3. I was recently asked how I created my booster-less brake system on the race car and what parts I had used. The first part that you will need to procure is the master cylinder. I used ATE 34311120832 from a BMW 528I. This part will need new reservoir grommets and adapters. https://www.autohausaz.com/pn/BM-34321102282 https://www.autohausaz.com/pn/0004310935 You will need to obtain your pedal housing and remove all frame work and unnecessary hardware from it. (See picture ) Measure the bolt spacing and diameter of the new master cylinder to help create the doubler that will get welded on to the back of the pedal housing. Once the doubler is welded, attach the brake cylinder to the pedal housing and clock it correctly. It must be turned so that the cylinder will clear suspension components. I used a spherical hiem joint along with an adjustable push rod to actuate the brake master cylinder. ( See push rod ) You will need to relocate the hiem joint in a new location on the brake pedal arm. I simply drew a straight line from the master cylinder plunger thru to the brake pedal arm and marked the location. Once the hole is drilled attach the hiem joint, adjust the plunger push rod and test the actuation. It should move smoothly with no binding. The next part of engineering the brake system will consist of several parts. I used the Volvo calipers for front braking and the 320I drum brakes for the rear. The rear brakes used the 22mm actuators to apply pressure. Because the master cylinder sits below the other brake components in the chassis, it is critical to not have bleed back. To prevent brake fluid bleed back, residual valves need to be incorporated. I used wildwood valves. 260-13784 260-13783 I installed mine per the picture below. Attach the brake reservoir to the master. Attach the brake lines and bleed appropriate. A nice firm brake pedal is the result.
  4. I will take it. How do you want paid?
  5. For Sale: 19MM BMW 2002 ST Suspensions Rear Sway Bar Installed for one track day. Practically brand new. Comes with bushings. Price does not include shipping. 19MM round bar.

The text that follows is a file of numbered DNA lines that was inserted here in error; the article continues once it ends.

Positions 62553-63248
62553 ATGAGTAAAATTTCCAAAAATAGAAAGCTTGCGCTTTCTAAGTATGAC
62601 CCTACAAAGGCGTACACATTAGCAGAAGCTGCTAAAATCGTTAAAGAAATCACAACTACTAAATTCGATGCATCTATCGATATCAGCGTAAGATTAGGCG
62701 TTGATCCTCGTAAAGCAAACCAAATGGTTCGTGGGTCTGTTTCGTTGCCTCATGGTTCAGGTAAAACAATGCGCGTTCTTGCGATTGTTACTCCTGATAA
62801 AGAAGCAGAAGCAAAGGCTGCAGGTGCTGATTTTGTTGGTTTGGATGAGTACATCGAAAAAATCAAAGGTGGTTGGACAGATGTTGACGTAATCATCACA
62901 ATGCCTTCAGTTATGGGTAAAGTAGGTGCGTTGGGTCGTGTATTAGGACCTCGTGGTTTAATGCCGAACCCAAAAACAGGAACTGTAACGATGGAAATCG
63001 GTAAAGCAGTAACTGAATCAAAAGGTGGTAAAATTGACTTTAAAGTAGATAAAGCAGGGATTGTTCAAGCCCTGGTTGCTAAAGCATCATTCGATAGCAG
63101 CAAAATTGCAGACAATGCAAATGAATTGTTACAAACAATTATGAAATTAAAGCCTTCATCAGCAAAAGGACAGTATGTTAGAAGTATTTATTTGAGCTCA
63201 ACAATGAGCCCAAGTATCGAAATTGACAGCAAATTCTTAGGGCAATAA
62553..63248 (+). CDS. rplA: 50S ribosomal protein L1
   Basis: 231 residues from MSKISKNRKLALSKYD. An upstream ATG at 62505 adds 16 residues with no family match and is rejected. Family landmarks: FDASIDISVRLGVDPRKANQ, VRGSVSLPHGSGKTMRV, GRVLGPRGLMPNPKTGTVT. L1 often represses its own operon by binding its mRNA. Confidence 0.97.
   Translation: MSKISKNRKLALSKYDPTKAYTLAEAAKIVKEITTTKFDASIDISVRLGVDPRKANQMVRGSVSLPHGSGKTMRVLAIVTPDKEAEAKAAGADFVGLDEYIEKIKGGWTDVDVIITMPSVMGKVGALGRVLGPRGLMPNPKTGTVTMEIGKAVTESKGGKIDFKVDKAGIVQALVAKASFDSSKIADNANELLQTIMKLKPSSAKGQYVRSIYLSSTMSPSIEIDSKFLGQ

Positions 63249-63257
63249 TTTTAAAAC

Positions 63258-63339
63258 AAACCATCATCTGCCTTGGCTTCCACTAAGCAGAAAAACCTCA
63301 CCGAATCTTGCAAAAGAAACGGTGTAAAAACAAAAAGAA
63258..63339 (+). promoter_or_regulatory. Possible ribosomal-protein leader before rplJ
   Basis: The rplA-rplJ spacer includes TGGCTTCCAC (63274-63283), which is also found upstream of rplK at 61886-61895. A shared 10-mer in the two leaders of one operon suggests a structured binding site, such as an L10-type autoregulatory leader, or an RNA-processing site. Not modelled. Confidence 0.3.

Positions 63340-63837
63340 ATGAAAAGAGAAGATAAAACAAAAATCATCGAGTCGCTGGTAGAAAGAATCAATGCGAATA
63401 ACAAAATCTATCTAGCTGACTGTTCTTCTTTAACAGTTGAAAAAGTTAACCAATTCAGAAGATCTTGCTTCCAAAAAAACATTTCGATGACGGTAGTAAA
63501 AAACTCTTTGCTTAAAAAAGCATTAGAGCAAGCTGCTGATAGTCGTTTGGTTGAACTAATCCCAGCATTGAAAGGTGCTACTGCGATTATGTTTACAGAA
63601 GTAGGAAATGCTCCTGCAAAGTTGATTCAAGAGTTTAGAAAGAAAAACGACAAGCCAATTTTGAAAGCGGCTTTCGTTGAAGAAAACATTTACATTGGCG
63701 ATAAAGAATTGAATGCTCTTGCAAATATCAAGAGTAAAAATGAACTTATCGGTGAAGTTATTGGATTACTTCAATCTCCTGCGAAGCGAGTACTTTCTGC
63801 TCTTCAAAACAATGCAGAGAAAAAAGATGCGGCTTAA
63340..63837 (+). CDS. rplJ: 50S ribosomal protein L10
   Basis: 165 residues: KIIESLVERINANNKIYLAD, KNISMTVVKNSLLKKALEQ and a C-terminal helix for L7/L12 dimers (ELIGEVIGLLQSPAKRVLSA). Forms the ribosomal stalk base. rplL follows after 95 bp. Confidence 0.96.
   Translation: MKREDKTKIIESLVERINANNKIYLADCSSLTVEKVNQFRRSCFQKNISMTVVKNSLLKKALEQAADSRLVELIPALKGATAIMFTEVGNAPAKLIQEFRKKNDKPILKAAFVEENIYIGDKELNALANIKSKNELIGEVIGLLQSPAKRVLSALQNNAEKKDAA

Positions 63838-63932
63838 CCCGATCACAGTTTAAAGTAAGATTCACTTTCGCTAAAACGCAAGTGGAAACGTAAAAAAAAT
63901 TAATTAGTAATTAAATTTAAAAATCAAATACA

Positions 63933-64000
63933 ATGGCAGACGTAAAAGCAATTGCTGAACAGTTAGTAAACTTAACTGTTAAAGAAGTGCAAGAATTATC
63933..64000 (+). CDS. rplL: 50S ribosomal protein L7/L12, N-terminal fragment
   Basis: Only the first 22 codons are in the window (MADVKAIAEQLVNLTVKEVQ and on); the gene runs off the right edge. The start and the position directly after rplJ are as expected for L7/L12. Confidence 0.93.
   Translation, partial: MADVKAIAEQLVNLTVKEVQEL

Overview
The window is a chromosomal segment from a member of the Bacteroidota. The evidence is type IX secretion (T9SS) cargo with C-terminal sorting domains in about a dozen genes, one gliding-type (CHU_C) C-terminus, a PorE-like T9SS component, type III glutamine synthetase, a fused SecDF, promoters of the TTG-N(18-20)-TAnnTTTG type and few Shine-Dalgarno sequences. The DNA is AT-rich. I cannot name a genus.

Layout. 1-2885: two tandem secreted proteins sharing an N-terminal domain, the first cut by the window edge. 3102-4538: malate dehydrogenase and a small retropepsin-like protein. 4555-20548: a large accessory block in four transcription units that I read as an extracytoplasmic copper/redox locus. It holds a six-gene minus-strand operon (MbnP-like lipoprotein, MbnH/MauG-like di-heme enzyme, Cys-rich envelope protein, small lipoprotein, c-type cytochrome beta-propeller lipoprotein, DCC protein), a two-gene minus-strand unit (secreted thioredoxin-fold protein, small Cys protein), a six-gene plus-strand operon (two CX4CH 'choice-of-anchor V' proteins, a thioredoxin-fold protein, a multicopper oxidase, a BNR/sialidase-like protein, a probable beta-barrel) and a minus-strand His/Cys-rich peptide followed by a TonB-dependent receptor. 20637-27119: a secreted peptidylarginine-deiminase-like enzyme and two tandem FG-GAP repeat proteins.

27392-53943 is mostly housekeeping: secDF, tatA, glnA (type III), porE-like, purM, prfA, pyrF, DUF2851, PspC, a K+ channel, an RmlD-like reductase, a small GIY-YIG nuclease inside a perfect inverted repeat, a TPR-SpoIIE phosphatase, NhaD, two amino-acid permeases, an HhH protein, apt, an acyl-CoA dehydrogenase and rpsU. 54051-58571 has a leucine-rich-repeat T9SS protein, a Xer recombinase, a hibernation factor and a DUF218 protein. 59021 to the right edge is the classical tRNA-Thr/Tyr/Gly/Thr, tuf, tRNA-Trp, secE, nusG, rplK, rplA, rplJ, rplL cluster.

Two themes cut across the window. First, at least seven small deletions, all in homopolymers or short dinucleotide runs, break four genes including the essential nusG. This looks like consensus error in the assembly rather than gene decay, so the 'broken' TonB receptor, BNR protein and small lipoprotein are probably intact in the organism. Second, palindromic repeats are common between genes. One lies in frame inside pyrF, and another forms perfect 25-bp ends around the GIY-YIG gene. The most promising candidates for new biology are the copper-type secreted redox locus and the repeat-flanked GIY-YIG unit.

6. For Sale: Used 168mm Limited Slip differential from a E36 318i/ti. Price does not include shipping. The E36 318ti lsd's were the last of the smalll case lsd's, and as such were the most capable in handling higher amounts of torque than earlier diffs. Unit pulls a break-a-way torque of 30 to 34 foot pounds.
  7. Please give shipping quote to 85086. Thanks.
  8. Thank you all for the compliments. I was able to take it out on track for the first time yesterday morning during a 6:00AM to 9:00AM track practice. It definitely drives different than a 911. Thank you Mark....you are very kind. Pahrump and Willow are in my plans. Currently I have signed up to run at Coronado in September. It will be a break from the heat here in Phoenix.
  9. Thanks Ken. You probably do not realize this, but the talks I had with you at the track were a huge influence on implementing this build. I want to thank you again for taking the time to speak to me about the BMW 2002.
  10. Hmmm......true...but it is my first BMW 2002 M10. Unfortunately, the world of 911's has reached into the stratosphere. I had to find a more reasonable platform. Without the use of these forums and people like Jim Froula of Racecraft sharing their projects, one would have a very difficult time creating a competitive car from scratch, first time out.
  11. I used VAC springs and their titanium retainers. Thanks. I have been cleaning out barrels of media dust every time I take it out. The dust is finally settling down.